10:22:00 PM

Radar And Observational Analysis From Dr. Marc Fries-23MAR2011 OKC Bolide

First my sincere thanks to Marc ( http://radarmeteorites.wordpress.com/2011/03/25/ok-24-mar-2011-0220-utc/ ) for staying awake as long as he could to download and analyse Doppler radar data within minutes of this bolide event into the wee hours of the morning. From that analysis, Dirk Ross of Tokyo, Japan ( Worldwide Meteor/Meteorite News ) , James Beauchamp ( OKC Sandia Sentinel Fireball Camera ), Kevin Palivec (Hawley TX Sandia Sentinel Fireball Camera) and myself gained confidence that a fall was possible, and were able to triangulate a very close potential fall location. While we truly won't know until searchers locate actual meteorites from this event, the invaluable eyewitness reports we received from YOU OUR READERS! were by far the single most important element in making our calculations. MAJOR KUDOS TO YOU, OUR READERS! Please accept our profound thanks on behalf of all of us. Please bookmark this site for continued updates and future reference. ELPALLSKY...

From Dr. Marc Fries...OK 24 Mar 2011 0220 UTC
This large fireball was seen by a large number of eyewitnesses and recorded by a few all-sky cameras (I’m not sure how many).  This is a significant fireball, with an apparently ~flat trajectory and low velocity. Material is clearly seen to spall off the end of the track, and overall there appears to be a high likelihood that meteorites reached the ground. Kudos go to Jim Gamble of El Paso Allsky (LINK) and Dirk Ross (LINK) who were both on top of it from the time of the event and have excellent compilations of data at the links posted above.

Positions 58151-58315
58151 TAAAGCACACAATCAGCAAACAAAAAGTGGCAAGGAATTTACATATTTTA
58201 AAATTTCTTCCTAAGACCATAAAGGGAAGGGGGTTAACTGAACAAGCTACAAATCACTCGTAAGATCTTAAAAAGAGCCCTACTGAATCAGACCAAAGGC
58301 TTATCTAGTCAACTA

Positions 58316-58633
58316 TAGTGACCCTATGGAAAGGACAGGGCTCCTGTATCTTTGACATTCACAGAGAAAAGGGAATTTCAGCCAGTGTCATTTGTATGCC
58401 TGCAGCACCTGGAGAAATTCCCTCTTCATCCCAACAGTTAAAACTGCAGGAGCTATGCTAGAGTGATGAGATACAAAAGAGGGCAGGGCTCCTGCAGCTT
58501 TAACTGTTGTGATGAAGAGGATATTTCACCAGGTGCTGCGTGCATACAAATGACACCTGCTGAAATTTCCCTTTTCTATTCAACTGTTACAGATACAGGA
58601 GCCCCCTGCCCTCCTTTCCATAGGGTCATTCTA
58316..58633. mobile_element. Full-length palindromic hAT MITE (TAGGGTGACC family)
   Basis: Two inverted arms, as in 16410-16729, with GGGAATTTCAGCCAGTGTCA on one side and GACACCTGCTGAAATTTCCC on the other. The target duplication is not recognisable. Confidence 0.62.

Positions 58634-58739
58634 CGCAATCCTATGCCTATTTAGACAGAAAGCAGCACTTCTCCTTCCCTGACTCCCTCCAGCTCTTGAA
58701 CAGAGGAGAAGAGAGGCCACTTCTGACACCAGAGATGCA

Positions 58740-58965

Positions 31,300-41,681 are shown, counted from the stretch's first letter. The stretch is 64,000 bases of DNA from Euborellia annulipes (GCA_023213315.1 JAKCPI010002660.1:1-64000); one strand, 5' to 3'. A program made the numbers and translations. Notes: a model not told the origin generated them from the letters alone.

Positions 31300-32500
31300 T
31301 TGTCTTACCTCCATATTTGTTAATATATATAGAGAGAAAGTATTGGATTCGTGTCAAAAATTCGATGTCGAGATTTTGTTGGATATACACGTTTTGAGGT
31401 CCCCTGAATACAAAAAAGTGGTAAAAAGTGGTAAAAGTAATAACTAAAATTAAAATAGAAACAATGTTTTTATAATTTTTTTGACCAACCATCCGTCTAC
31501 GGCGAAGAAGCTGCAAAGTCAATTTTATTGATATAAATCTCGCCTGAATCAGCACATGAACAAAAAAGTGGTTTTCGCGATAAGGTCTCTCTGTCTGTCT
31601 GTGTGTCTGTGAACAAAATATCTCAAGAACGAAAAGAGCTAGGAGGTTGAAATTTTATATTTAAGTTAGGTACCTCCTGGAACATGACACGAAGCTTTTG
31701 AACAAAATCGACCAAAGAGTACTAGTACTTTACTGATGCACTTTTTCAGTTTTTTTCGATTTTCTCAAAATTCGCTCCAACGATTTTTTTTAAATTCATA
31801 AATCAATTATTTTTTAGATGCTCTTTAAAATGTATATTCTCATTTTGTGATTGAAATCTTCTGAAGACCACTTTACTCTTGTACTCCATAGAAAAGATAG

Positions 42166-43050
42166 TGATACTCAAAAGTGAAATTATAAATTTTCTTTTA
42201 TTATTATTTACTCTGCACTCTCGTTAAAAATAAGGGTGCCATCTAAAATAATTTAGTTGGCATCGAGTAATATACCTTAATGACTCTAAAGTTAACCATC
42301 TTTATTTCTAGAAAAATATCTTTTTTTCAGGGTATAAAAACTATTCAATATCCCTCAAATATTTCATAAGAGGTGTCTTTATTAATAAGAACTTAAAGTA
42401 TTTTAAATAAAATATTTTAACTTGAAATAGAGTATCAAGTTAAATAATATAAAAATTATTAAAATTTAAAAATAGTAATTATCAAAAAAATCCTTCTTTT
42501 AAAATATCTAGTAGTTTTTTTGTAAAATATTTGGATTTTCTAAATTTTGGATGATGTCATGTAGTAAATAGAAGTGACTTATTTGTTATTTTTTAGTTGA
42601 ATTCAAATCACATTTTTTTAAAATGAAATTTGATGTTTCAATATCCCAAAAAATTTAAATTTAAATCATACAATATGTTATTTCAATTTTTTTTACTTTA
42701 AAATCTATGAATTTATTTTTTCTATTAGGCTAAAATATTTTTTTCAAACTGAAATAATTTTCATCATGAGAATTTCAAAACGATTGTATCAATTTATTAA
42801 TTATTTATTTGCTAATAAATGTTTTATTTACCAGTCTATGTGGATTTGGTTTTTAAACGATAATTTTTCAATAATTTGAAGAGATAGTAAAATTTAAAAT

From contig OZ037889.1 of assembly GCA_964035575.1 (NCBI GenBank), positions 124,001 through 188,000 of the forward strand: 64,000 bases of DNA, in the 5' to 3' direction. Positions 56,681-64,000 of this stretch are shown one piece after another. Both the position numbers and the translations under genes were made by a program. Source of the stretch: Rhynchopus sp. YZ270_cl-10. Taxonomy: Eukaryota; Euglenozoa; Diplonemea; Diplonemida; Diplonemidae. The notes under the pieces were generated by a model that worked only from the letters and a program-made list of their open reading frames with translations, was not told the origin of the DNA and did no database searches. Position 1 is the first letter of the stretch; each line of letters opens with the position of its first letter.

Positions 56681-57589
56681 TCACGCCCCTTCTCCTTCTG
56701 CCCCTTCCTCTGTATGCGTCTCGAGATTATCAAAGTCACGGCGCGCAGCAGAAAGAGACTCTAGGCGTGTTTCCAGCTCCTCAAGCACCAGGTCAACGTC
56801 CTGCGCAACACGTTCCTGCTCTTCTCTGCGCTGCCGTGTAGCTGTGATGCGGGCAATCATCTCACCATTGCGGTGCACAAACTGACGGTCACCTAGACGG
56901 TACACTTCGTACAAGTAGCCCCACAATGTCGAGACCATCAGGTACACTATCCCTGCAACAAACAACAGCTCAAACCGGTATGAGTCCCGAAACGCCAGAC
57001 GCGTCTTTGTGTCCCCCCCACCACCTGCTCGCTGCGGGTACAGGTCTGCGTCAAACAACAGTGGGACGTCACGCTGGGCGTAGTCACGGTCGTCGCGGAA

And this is fun – the meteor actually occurs behind a local meteorologist while he’s reporting the weather! (LINK)
My first look at radar data from this event focused near the OK-TX border west of OK City, where there wasn’t much to see. One single-pixel item shows up on three separate radars (KAMA, KFDR, KVNX) 10 km west of Butler, OK. All three radars record an altitude of about 18,000′ for this object. It is a real object, seen in the middle of nowhere on a near-cloudless night at about 0230 UTC, but otherwise there aren’t any other indications that this is related to the meteor event.
Rob Matson pointed out a series of radar returns that is a better candidate for a meteorite fall. Rob points out that this series of radar returns appears on the KFWS, KVNX radars, and I would also add that it is seen in data from the unfortunately-named KINX radar and KSRX as well. The returns follow a track from approximately 35.635401 N, -98.081465 W to 35.497839 N, -97.843624 W, which describes a ground track that is approximately 27 km long. Note that this is not corrected for winds...MORE

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